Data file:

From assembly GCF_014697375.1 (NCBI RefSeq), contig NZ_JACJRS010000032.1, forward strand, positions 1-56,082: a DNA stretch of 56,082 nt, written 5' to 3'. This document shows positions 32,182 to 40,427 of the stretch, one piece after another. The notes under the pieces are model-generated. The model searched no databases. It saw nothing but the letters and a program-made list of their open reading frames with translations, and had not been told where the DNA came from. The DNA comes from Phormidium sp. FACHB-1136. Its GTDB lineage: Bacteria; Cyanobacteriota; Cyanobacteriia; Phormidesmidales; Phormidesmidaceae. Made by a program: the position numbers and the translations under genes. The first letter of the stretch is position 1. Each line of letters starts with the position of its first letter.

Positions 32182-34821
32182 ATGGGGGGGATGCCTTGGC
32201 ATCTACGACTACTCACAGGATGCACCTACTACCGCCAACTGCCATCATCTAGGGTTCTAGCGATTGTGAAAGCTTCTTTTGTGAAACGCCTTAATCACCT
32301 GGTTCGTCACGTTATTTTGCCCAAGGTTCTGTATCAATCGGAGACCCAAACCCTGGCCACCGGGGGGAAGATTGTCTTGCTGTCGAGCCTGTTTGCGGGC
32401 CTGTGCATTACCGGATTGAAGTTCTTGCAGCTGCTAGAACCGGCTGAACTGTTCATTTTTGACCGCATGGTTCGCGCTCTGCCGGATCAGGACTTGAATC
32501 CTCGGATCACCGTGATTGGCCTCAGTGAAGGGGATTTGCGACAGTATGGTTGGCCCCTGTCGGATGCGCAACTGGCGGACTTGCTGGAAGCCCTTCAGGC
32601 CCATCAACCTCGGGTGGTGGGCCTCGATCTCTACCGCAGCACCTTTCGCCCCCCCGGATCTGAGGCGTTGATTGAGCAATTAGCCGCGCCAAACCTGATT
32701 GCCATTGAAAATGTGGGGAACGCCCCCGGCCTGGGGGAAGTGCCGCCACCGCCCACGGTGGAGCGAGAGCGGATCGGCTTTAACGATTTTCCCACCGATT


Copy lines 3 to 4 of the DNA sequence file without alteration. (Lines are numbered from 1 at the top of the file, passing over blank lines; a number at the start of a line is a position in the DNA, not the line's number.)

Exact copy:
32182 ATGGGGGGGATGCCTTGGC
32201 ATCTACGACTACTCACAGGATGCACCTACTACCGCCAACTGCCATCATCTAGGGTTCTAGCGATTGTGAAAGCTTCTTTTGTGAAACGCCTTAATCACCT